The normalization rules previously developed for Zahn’s Evangelion and detailed in a previous data paper () held up well without any challenges particular to his Apostolos.

No prior normalization rules were developed for van Manen (), because he did not publish a reconstruction of the Evangelion. However, his reconstruction of the Apostolos is typographically simple. He uses ellipses for unknown portions of the text, and these lacunae are normalized as empty parentheses. Van Manen also places some words and some verse numbers in parentheses, but does not introduce or explain what these indications entail. A close reading suggests that parentheses can variously signify: notable differences of the Marcionite text (which van Manen believed to reflect earlier traditions oftentimes) from the canonical version; disagreement among witnesses to the Marcionite text; uncertainty about the wording; and/or a different order of a verse or group of words than that found in the canonical text. While van Manen’s order is preserved, normalized verse numbering is used and some verse subdivisions are imposed so as to conform to the other Apostolos editions. Parentheses around words are preserved as is.

Given the public domain status of all three underlying print works, their close relationships and overlapping data, and the lack of any previously published, reborn digital versions, these texts together make a formidable basis for a first batch of Apostolos datasets.

Quality and Version Control

In keeping with the Evangelion data papers previously published in JOHD, here also the first dataset of each reconstruction consists of normalized, human-readable Greek, while the second lemmatizes each word and appends part-of-speech and morphological tags based on the BibleWorks Greek Morphology (BGM). The transcription and tagging involved about 80 hours of manual work by Bilby, using interlinear compilations of various Apostolos editions and morphologically tagged canonical datasets to facilitate pattern matching and rapid tag application. Lemma and word form lookups and confirmations were performed as needed using the BibleWorks software then the Thesaurus Linguae Graecae. Quality control checks of the transcription and this data paper were subsequently made by Jack Bull. Quality control of the BGM-tagged data was performed by K. Lance Lotharp, who ran custom R code to check for comprehensiveness of coverage in the part-of-speech and morphological tagging, and then by Bilby, who used a blend of regex queries, Notepad++ plugins, Winmerge, and Excel sort and filter routines to find, review, and correct anomalous lemmata and tags.

If any errors are discovered in the data after peer-review and publication, these will be corrected with updated dataset versions and/or with data-wrangling code at the team’s open access repository at Github. Exploratory meetings have already taken place to build collaborations with larger Classical and Postclassical Greek corpus linguistics projects so as to transform these datasets into other formats, especially TEI-XML.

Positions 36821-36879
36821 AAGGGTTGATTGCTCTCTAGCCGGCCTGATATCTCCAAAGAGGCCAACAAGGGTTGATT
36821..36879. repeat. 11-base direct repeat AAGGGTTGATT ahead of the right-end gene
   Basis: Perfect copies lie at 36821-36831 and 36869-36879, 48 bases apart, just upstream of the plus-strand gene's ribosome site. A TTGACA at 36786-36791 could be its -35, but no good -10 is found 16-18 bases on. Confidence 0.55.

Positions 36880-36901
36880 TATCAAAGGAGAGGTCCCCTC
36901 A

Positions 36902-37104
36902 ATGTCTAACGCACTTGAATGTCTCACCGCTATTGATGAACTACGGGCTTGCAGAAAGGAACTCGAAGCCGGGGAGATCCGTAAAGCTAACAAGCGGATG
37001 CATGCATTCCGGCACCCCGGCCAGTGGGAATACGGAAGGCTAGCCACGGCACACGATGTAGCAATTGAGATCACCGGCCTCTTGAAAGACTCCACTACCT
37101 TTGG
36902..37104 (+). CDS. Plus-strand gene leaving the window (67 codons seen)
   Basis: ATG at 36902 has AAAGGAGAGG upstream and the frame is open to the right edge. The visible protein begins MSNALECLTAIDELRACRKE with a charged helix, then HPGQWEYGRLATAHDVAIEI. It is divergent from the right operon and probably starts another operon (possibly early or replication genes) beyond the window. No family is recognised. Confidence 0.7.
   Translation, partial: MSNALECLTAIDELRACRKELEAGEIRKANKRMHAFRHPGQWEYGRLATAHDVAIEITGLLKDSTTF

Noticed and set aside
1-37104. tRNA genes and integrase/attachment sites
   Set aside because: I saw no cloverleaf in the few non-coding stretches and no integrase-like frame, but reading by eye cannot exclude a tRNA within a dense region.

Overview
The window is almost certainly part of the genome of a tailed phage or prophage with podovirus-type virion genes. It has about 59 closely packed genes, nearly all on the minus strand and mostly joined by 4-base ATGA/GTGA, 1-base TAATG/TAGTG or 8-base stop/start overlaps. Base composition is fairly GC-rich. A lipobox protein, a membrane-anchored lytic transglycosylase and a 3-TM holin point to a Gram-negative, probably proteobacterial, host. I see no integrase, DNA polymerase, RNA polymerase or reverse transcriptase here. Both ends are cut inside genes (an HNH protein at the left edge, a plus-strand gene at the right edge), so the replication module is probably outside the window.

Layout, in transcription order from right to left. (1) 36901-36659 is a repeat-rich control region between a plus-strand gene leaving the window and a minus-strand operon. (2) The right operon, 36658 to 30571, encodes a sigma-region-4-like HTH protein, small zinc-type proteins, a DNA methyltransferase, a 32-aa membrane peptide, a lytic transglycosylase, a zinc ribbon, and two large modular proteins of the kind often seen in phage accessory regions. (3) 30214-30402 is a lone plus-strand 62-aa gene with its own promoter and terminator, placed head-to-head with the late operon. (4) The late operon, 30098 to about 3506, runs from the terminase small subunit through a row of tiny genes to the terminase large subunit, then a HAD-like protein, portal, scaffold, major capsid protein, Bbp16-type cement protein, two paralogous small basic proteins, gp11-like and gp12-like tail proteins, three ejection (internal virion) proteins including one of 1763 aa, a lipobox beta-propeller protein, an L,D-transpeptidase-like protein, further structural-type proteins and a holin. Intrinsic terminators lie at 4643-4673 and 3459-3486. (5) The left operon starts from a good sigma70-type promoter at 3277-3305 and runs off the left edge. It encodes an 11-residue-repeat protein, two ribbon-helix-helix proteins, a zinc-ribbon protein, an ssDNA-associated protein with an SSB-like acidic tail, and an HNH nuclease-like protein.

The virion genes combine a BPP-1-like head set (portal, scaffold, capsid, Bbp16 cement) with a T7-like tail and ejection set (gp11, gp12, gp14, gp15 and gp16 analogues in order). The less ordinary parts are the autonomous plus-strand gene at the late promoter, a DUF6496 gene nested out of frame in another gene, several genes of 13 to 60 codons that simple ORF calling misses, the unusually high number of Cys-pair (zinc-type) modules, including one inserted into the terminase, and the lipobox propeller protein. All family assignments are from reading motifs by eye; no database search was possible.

(3) Dataset description

Object name: Normalized Datasets of Zahn’s, van Manen’s, and Harnack’s Reconstructions of Marcion’s Apostolos

Format names and versions: UTF-8 encoded.txt

Creation dates: 2023-05-17/2023-07-22

Dataset Creators

Mark G. Bilby (PhD, University of Virginia) manually created all datasets. Jack Bull (PhD, King’s College London) provided quality control of the transcriptions. K. Lance Lotharp (Columbia University) and Bilby ran quality control checks of the lemmatized and morphologically tagged datasets.

Languages: Postclassical Greek. English

License: CC BY-NC-ND 4.0 international

Repository name: Journal of Open Humanities Data Dataverse

Publication date: 2023-08-10

(4) Reuse potential

These normalized versions of the three public domain Greek scholarly reconstructions of Marcion’s Apostolos build on the prior batch of open datasets of Marcion’s Evangelion published in JOHD and commence a new batch of datasets of past and forthcoming editions of the Apostolos. These datasets may prove pivotal to future scholarship, especially to resource quantitative, comparative analyses of the Marcionite scriptures and their canonical counterparts. Like the Evangelion, the Apostolos has been suppressed for eighteen centuries, but data science holds considerable potential to restore it to previously unattainable levels of completeness and confidence, and concurrently to clarify its historical and literary relationships with their canonical counterparts and various other writings attributed to, or treating of, the Apostle Paul.

The team’s choice of a CC BY-NC-ND license is not intended to prevent re-use, but instead to build collaborative research networks and resources around these texts. We welcome interested parties to reach out to the corresponding author to request permissions.